Henderson is a rarity amongst professional footballers for having been a constant and vocal supporter of LGBTQ+ rights. His move to Saudi was met with alarm and cries of betrayal from that community. Thomas Hitlszperger, an ex-professional footballer who came out once his career was over, wrote in The Guardian that by accepting the Saudi money Henderson’s hugely valued prior support no longer felt genuine. His argument is that if you stand up for something, you must stick with it through thick and thin. By going to Saudi he would be unable to speak on the issue, and was appearing to give validity to a state that repressed those he had previously sought to help.

It may seem unfair to single out Henderson for more criticism than players who have taken the Saudi coin and never spoken a word about LGBTQ+ rights. There have been many social media comments suggesting that anyone would take that kind of money. But not all have. Planet Football lists seven big-name players who it believes were offered eye-watering sums to go to Saudi but turned them down. We don’t know their reasons.

Speaking about Jordan Henderson to talkSPORT, England manager Gareth Southgate expressed his view in the balanced style he is known for:

"It's not for me to judge any individual whether they're in football or in any other industry," he said.

"I don't think he's changing his view on what he believes in. So now we're in a really complex world where, what are we saying, nobody should go to Newcastle? Should nobody work for companies that the Saudis own in London or should nobody buy oil from the Saudis?”

Therein lies the rub. At what point in our lives do we say no because a decision that may benefit us hugely in professional advancement, financial reward, or business growth clashes with other values we hold? If those values are challenged, can we argue that it’s better to engage with those who hold a different view, seeking to effect change from within? Or perhaps we decide we can put the values on hold for the length of the contract before embracing them again? And we may wonder how much difference one person can make?

Questions like these are important. Individuals’ words and actions can make a difference – especially if they are public figures with a platform. For the rest of us it may be a question of ‘La part du Colibri’ – knowing that if we all contribute a drop of water the fire will eventually be assuaged. At its simplest, we all enjoy being able to sleep well at night, comfortable with our choices.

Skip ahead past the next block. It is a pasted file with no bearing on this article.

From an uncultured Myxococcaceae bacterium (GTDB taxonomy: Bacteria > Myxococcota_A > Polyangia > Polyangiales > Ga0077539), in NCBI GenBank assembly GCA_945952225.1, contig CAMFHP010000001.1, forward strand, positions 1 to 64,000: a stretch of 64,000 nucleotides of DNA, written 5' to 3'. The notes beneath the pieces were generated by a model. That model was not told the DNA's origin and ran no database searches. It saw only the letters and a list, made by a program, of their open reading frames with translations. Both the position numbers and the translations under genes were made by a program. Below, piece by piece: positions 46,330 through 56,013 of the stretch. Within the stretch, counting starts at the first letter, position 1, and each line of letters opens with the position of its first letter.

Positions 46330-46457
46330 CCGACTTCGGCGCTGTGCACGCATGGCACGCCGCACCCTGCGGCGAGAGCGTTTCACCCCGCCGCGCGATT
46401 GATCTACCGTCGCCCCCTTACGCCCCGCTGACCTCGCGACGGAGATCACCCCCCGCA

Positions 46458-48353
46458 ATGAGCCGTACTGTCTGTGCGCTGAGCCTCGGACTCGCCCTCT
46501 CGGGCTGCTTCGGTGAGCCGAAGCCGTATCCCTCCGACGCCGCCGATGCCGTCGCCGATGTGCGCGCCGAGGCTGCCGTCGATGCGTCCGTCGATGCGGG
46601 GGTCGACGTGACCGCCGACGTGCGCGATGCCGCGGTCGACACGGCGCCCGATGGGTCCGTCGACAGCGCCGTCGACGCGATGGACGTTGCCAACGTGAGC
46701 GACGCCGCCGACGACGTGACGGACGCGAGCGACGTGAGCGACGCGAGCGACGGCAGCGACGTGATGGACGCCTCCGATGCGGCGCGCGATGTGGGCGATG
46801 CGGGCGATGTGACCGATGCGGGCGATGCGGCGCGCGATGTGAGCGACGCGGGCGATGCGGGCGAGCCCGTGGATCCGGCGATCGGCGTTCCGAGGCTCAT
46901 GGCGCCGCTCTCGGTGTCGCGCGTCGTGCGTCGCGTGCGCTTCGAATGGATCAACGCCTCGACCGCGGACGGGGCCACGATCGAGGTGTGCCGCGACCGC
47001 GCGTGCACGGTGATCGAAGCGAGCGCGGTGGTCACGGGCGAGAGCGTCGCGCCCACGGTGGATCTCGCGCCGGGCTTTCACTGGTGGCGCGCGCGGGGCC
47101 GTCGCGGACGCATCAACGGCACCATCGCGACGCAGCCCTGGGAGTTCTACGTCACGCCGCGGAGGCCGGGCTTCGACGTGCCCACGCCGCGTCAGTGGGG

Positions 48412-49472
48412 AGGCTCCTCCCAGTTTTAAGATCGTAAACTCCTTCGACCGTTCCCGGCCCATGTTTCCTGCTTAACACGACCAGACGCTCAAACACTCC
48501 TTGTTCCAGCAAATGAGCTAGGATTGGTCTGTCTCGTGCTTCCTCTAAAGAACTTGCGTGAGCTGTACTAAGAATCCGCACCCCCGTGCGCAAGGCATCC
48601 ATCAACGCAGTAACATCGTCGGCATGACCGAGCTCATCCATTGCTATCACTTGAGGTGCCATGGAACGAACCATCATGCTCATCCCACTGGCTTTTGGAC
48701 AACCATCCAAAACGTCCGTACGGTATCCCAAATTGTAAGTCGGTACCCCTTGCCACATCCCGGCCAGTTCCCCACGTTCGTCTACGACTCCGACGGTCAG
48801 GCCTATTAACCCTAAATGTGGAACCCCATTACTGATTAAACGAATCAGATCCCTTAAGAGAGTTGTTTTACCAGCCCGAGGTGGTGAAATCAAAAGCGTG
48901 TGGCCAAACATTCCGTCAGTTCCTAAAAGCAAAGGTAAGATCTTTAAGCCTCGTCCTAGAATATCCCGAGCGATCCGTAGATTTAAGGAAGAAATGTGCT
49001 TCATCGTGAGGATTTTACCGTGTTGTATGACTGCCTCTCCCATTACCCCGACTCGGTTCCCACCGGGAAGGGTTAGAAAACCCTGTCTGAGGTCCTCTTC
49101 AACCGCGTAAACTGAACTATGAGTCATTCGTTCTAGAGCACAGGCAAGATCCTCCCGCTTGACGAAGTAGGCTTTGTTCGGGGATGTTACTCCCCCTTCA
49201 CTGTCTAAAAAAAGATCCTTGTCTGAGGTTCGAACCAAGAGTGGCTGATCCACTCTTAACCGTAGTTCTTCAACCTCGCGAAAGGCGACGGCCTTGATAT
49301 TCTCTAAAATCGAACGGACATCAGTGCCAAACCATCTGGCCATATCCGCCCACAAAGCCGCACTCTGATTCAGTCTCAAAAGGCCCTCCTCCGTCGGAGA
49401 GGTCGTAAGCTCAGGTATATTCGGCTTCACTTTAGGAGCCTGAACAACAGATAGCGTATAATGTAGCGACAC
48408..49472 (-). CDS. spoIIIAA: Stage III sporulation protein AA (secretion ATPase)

The rise of personal values in overt decision making seems to be increasing. More people won’t fly because of the environmental damage it causes. Others become vegan. Some avid football fans boycotted the World Cup in Qatar because of the country’s human rights record, especially the treatment and deaths of workers in the construction of stadiums and other buildings.

Even wine has had its moment: in the summer of 1995 French president Jacques Chirac announced that France would recommence nuclear testing at the Mururoa atoll in the Pacific. There were howls of protest across the globe. Cue a call for Brits to boycott French wines. Many did, with French wine sales to their most important export market dropping by about 30% in the third quarter compared to the same period the year before, a weighty 20 million bottles less. France stopped its nuclear tests in January 1996 and we could start to enjoy our Champagne again.

Businesses that have embedded clear ethical principles into their DNA will find it easier to resolve the values against business gain questions; indeed, they may not face a dilemma at all. Having a chart to refer to makes plotting the course a great deal easier. B Corp principles and certification are a strong option.

For those who see the unacceptable side of the Saudi Arabian government, the lavishly paid footballers may simply prove the adage that, “It is difficult to get a man to understand something, when his salary depends upon his not understanding it!”. Any of us might have to face that dilemma at some point in our lives. The Saudi government no doubt hopes that its tidal wave of expenditure will sweep away opposition and that contrary to the Beatles song, money will indeed buy them love.

Jerry Lockspeiser donates his fee for this piece to The Running Charity which works with homeless young people in the UK.